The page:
Over the past few decades, modern medicine has developed techniques and treatments to mitigate or even cure a number of serious diseases and conditions. Unfortunately, despite years of research, doctors and researchers have not yet discovered a treatment that would allow them to cure damage to the central nervous system. New research, however, regarding the mechanism by which nerve cells regenerate is providing new hope for those who have suffered spinal cord injuries.
According to studies presented recently at the annual meeting of the Society for Neuroscience, one researcher at the Sackler School of Graduate Biomedical Sciences at Tufts University has succeeded in getting neurons to regenerate to a length not seen before in previous experiments. Even more important, the regenerated neurons are able to make connections with neurons in the brain and spinal cord, which allows information to pass freely into the brain. Though the techniques used here are still experimental and have yet to be tested on human patients, they may one day allow doctors to repair nerve damage and restore function to those who have suffered spinal cord injuries.
As humans grow older, the cells in our central nervous system become more resistant to repair. Our bodies not only produce less of the compounds that aid in cell growth, but also produce more of those that prevent regeneration. In addition, a spinal cord injury produces scar tissue, which hinders new nerve cell growth even further.
Researchers at the Sackler School have been testing a synthetic compound that mimics those in the body that naturally stimulate new nerve cell growth. They have used this compound, known as artemin, on damaged sensory neurons that relay information from the hands and arms to the spinal cord and brain.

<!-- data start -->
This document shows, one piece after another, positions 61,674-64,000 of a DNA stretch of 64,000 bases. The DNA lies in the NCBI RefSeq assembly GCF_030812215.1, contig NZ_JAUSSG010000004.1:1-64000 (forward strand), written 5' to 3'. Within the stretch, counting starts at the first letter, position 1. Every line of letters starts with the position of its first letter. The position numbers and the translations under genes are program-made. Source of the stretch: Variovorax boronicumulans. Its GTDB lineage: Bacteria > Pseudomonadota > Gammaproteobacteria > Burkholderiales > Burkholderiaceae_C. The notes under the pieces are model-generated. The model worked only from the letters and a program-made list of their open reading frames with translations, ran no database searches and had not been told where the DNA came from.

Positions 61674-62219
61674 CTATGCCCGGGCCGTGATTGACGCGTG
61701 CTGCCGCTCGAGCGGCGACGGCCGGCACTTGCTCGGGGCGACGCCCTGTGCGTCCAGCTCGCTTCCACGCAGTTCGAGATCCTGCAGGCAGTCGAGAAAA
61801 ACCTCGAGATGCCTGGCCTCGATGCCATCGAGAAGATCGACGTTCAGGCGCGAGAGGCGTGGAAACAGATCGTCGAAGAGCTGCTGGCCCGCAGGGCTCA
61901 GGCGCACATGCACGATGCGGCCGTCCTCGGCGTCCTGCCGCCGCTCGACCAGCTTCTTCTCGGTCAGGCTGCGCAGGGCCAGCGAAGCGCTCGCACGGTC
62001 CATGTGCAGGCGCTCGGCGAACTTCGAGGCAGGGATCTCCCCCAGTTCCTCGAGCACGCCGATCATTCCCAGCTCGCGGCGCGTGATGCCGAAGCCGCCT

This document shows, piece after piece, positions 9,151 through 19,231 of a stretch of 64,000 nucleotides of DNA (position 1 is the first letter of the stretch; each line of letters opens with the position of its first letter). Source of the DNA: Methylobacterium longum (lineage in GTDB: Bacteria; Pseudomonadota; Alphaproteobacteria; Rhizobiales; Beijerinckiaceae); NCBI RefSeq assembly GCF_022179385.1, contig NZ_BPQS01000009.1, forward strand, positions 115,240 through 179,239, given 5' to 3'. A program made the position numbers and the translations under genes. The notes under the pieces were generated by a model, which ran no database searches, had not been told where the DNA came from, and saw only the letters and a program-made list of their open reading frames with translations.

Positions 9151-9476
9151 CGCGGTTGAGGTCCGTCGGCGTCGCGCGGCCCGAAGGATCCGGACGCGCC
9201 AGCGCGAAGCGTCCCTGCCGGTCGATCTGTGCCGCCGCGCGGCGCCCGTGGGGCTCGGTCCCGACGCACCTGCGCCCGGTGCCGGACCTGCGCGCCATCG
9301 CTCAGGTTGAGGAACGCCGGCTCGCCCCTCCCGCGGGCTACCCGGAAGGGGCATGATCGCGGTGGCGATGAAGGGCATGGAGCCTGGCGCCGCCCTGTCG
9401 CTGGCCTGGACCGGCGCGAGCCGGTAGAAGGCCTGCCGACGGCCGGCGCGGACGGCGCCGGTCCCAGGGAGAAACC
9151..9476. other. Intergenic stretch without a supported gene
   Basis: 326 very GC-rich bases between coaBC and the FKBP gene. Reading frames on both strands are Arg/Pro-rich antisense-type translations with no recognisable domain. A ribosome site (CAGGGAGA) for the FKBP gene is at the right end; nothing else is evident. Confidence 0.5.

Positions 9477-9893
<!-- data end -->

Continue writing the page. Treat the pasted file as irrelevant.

In experiments, the team was able to get neurons to grow just over an inch to reach the spinal cord and brainstem. Furthermore, the new nerve cells reconnected exactly where they needed to be in the spinal cord to send signals to the correct part of the brain. Although stimulating new nerve cell growth is important, it means little if the cells cannot pass along information.
Although this new research is exciting, its application is still somewhat limited. For example, it must be administered within days of an initial injury to be effective. In addition, only sensory neurons, not motor neurons, appear to respond to the application of artemin. This means that this treatment may help restore feeling, but it would not necessarily help to restore function. Nevertheless, the development of these treatments, though at an early stage, may help doctors treat injured patients in the near future.